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Thread: Is there any gratification in using the digital camera for convenience?

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    Is there any gratification in using the digital camera for convenience?

    I know that many digital photographers are excellent at what they do and are able to learn about the tools they are using in order to capture what they intended to capture. BUT, I also feel that even these very photographers take excessive advantage of post-processing in order to deal with issues in their files/exposures. It's not to say that all of them do this because the analog greats that moved over to digital "should" theoretically be just as careful in correctly exposing and making an image intended through their vision as they had done when they shot with film.

    With all of the power that post-processing allows/provides a person that shoots with a digital camera, one need only use the available resolution to do things like...

    -Major crops (cropping out only a tiny section of the image)
    -Apply all sorts of filters so the image looks however they want it to look
    -Stitch multiple shots together+alter the look so it looks like it was done with an MF/LF digital back.
    -Too much to list with all that a digital camera w/a computer can do.

    Is this convenience something that brings one happiness in the end with respect to how they got from and to the final print?

    My personal feelings reflect a question I was asked when I posted an image that I used VERY LITTLE post-processing on. If I never mentioned using any post-processing, I know the person never would have asked. The question asked was why I didn't use a filter for the exposure. He/She was correct in saying this, and even with such mild post-processing, I did not accept the post-processed version of the image as being something that I did, but rather, what the computer was able to do for me.

  2. #2

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    Re: Is there any gratification in using the digital camera for convenience?

    Yes it brings happiness. Yes this belongs in the lounge.

  3. #3

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    Re: Is there any gratification in using the digital camera for convenience?

    Does digital photography bring YOU gratification? You seem to have a bias that may be prohibiting you from being happy.

    Not that a bias is wrong... it's just that being happy shouldn't be this complicated.

    For me digital photography gets a job done. When I need to do something with faster results than I can get with film or MF/LF I use digital and don't bother pondering "what ifs". When I find the task is better suited to film or MF/LF, I use them. No matter the tool, if I get the job done... I'm gratified.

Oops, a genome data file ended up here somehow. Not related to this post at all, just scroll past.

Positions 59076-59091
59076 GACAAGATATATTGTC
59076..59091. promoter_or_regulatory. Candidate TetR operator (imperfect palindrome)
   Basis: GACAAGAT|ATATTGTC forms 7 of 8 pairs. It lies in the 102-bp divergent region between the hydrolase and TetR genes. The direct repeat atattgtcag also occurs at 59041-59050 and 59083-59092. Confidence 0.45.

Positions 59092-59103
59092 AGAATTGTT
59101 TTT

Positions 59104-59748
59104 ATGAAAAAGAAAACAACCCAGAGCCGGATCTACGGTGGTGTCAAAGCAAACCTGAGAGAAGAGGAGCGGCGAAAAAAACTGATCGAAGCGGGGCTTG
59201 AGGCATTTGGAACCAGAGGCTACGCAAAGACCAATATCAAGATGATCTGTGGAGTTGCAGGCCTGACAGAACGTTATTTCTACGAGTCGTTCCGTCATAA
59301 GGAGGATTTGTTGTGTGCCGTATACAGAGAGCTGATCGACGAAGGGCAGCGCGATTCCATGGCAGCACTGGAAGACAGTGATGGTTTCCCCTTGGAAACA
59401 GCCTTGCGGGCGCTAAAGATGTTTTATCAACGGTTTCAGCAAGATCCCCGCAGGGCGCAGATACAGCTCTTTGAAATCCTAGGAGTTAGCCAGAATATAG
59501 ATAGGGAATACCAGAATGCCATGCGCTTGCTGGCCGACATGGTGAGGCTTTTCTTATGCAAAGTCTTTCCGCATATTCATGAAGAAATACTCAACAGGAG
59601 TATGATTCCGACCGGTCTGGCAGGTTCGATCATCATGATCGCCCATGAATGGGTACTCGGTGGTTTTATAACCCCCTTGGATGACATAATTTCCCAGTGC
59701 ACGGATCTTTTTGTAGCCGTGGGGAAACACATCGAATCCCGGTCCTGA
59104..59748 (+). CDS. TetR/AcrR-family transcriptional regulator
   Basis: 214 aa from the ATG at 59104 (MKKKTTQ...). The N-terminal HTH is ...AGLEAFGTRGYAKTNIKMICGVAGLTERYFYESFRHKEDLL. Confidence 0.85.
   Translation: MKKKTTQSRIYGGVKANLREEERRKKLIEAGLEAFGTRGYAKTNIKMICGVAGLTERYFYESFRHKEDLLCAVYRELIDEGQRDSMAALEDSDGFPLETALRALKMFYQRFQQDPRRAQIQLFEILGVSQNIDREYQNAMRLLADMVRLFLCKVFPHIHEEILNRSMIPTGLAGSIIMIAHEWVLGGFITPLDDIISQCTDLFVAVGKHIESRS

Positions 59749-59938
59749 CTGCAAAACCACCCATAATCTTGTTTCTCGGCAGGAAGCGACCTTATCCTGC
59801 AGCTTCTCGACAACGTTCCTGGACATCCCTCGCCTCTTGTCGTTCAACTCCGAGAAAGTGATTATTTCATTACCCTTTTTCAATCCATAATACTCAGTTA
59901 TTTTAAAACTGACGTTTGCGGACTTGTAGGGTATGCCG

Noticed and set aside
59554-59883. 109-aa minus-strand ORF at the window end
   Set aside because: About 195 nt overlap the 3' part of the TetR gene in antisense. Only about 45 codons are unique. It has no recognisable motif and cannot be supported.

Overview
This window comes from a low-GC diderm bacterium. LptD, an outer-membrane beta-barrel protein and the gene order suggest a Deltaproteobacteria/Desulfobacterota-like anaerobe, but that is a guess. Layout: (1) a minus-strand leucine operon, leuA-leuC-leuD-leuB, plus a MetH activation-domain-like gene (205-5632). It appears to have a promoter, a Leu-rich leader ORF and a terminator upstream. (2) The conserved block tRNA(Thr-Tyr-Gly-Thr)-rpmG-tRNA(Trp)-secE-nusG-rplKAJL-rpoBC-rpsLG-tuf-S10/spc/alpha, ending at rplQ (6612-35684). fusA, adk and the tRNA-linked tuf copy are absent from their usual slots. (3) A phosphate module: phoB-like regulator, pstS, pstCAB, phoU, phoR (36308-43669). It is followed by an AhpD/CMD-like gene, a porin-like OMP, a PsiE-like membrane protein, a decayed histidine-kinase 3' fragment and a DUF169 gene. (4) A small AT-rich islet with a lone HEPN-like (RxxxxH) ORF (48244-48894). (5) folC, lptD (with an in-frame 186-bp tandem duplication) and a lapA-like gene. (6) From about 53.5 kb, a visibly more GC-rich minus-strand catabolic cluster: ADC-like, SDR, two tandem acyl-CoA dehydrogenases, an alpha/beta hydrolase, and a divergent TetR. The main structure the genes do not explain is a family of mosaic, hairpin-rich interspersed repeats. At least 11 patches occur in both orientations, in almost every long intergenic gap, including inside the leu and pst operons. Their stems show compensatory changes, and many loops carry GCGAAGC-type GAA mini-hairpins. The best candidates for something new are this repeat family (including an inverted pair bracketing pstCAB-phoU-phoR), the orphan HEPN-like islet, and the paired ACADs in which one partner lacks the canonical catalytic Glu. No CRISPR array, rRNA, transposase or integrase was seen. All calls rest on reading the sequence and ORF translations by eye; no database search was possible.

4. #4

    Re: Is there any gratification in using the digital camera for convenience?

    Quote Originally Posted by BrianShaw View Post
    Does digital photography bring YOU gratification? You seem to have a bias that may be prohibiting you from being happy.

    Not that a bias is wrong... it's just that being happy shouldn't be this complicated.

    For me digital photography gets a job done. When I need to do something with faster results than I can get with film or MF/LF I use digital and don't bother pondering "what ifs". When I find the task is better suited to film or MF/LF, I use them. No matter the tool, if I get the job done... I'm gratified.
    I agree about the use based point since there are situations where it certainly makes sense over anything else or can even serve to compliment a setup. My question is more in reference to the end product of one's own personal work, meaning, if you sit down with your closest photographer friends OR just want to keep something for your own eyes to view, can you get the gratification of a highly processed/computerized photo, or one that you worked very hard with all of your technical understanding, catching the light at the right time, and obviously capturing an image that is a representation of who you are.

    To the other poster, feel free to send this to the lounge or wherever it belongs. I didn't know where to post it.

    And for Brian, feel free to ask Abby what she thinks so we can get a nice feminist perspective on pinhole shooting through rusty vans in 110 degree desert temps)

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    Re: Is there any gratification in using the digital camera for convenience?

    Quote Originally Posted by Findingmyway4ever View Post
    My question is more in reference to the end product of one's own personal work, meaning, if you sit down with your closest photographer friends OR just want to keep something for your own eyes to view, can you get the gratification of a highly processed/computerized photo, or one that you worked very hard with all of your technical understanding, catching the light at the right time, and obviously capturing an image that is a representation of who you are.